React, JSX and ES6: The Weird Parts

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I’ve spent a few days working with JSX and React and I have mixed feelings about them. React is pretty neat, but I find that they made some very unusual choices when it comes to their API design. Then there’s JSX, definitely the weirdest aspect of React – we’ll look into it as well. I’ve really enjoyed the ES6 and Babel experience, although I’ve noticed that there’s a learning curve where you start to decide whether using an ES6 feature is better than its ES5 equivalent or not, something we’ll explore towards the end of the article.

1961 Buick "Flamingo" with rotating front seat
1961 Buick "Flamingo" with rotating front seat

JSX is the new XHTML

Web-oriented template engines typically consist of an entirely new language Jade, Dust.js, etc – or a few extensions on top of HTML Mustache, Hogan, Nunjucks, etc. We rarely see hybrids like JSX, a language that’s more or less aligned with XHTML but which also comes with some gross limitations in what you’re able to do with it, alongside “cool” features like being able to mix it with JavaScript code. In that last aspect, it’s sort of like Jade, which you can also mix with JavaScript, but I’ll admit that mixing JavaScript and JSX is way cleaner than mixing JavaScript with Jade.

React being one of the communities that push ES6 most aggressively, I would’ve liked to see them implement views largely based around ES6 string interpolation. Of course, JSX was created so that you don’t have to use React’s virtual DOM API, which can get very verbose with a method call for each DOM element. But still, it would’ve been nice if they took a more ES6ish approach. And boy is JSX weird. In fact, the point about DOM elements brings me to an unfortunate side effect of JSX.

Unexpected and automatic DOM element insertion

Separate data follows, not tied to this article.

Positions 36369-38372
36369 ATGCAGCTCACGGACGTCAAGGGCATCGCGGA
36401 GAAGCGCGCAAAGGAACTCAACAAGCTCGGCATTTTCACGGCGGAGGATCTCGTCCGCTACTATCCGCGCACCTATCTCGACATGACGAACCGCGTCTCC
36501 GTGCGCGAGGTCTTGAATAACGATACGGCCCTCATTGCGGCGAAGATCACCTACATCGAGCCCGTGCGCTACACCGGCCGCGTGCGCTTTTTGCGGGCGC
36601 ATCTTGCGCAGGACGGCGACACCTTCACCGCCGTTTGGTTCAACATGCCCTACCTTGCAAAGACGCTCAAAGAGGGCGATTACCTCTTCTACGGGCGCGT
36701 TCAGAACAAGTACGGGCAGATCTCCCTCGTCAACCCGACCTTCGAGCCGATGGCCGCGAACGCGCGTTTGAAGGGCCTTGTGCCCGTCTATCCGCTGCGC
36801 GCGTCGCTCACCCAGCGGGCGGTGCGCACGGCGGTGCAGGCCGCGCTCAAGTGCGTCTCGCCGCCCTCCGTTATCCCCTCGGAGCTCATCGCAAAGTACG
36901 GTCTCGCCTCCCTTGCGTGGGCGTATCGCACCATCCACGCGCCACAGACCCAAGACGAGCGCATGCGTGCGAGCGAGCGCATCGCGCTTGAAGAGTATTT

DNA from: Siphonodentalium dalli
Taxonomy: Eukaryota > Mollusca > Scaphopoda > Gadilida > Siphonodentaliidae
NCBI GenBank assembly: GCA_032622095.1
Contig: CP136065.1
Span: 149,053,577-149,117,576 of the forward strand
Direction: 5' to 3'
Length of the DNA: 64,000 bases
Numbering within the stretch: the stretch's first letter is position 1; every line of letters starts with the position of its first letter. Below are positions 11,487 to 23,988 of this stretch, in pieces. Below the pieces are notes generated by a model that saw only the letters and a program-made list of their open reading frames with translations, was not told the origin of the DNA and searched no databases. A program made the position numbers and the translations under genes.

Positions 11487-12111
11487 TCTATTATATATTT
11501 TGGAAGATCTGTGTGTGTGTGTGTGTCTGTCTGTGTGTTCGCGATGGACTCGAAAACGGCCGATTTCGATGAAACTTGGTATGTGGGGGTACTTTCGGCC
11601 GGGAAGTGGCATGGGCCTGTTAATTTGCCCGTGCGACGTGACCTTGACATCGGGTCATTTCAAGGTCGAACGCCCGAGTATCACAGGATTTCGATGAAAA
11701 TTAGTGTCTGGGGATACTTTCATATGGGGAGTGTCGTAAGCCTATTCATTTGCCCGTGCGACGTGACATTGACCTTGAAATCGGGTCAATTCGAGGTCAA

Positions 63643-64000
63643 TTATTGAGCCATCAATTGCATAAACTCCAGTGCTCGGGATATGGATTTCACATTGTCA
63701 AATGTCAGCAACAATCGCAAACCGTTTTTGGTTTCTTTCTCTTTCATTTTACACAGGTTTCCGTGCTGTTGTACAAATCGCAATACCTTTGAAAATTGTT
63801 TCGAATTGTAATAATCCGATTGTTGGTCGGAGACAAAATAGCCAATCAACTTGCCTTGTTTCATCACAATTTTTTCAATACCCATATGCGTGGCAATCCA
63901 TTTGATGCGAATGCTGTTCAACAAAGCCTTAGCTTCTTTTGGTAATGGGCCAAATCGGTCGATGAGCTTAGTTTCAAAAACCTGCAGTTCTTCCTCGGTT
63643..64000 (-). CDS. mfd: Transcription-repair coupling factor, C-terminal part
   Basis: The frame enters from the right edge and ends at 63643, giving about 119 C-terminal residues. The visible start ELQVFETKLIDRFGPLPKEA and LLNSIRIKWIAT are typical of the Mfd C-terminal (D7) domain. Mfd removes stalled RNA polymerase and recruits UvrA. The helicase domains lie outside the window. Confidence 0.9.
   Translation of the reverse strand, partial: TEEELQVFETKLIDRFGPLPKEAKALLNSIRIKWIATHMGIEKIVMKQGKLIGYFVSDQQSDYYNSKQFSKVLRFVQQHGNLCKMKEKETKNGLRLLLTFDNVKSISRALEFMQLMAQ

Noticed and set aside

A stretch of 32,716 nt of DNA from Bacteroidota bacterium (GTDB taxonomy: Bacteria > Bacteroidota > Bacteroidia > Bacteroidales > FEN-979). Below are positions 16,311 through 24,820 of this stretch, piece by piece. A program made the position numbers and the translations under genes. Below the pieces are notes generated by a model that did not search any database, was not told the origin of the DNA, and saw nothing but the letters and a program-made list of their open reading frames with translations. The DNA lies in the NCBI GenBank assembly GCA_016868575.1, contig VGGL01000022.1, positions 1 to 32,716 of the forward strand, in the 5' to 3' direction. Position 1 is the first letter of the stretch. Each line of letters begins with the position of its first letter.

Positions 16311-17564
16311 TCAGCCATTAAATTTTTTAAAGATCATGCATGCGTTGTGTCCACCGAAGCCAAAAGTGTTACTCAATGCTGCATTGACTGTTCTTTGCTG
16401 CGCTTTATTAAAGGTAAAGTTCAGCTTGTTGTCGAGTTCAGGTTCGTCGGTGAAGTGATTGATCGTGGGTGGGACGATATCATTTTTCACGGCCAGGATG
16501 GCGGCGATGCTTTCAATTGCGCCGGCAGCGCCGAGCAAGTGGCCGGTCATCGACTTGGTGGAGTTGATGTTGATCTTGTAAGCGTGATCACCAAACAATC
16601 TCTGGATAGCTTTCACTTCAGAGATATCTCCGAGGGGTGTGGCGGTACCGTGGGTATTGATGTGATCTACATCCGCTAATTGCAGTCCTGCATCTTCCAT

As a newcomer to React, the fact that this:

<span>foo {'bar'} {'baz'}</span>

Is turned into that:

<span data-reactid=".1gm29bnrabk.1.0">
  <span data-reactid=".1gm29bnrabk.1.0.0">foo </span>
  <span data-reactid=".1gm29bnrabk.1.0.1">bar</span>
  <span data-reactid=".1gm29bnrabk.1.0.2"> </span>
  <span data-reactid=".1gm29bnrabk.1.0.3">baz</span>

Makes absolutely no sense to me. I’ll just go ahead and assume that this makes the life of whoever maintains the virtual DOM implementation in React easier, but they should’ve considered using text nodes. You might think this is not a big deal, but it is if we’re styling <span> elements in a certain way. In particular if you just expected the span you actually wrote to be the only <span>, and defined a style such as font-size: 1.1em, or even padding: 5px.

Besides, isn’t the whole point of React to avoid as many DOM operations as possible?

Using conditionals in your view components

Whenever you’re dealing with dynamic representations of data, particularly optional user-entered information such as the metadata about a product in an e-commerce application, you’ll want some sort of way to conditionally render a component.

For some reason, React’s JSX make this unnecessarily complicated by not being able to use if statements inside code blocks. The advertised solution is to place your conditionals outside of the template, in the component’s render method. Here’s a piece of code showing the coding style they recommend.

var loginButton;
if (loggedIn) {
  loginButton = <LogoutButton />;
} else {
  loginButton = <LoginButton />;

return (
    <Home />

Note that, in case you just wanted the if leg (no else), you could leave loginButton as undefined and nothing would be rendered. The problem here is that you end up having to hoist parts of your component for no reason other than what is, plainly put, a limitation of the JSX language.

A (still terrible) workaround that allows you to place conditional logic into the template is to use binary operators. For some other reason, those are supported by JSX. Of course, this is sad to look at, slightly confusing, and not as clear as plain if / else would have been.

return (
    <Home />
    { loggedIn && <LogoutButton /> || <LoginButton /> }

Declaring a doctype

Apparently declaring a <doctype> is impossible when it comes to React. I ended up with an unimpressive '<!doctype html>' + layout concatenation. This would be fine if we were just doing client-side rendering but we’re trying to get to a shared rendering application here, kind of the whole point of using a library like React.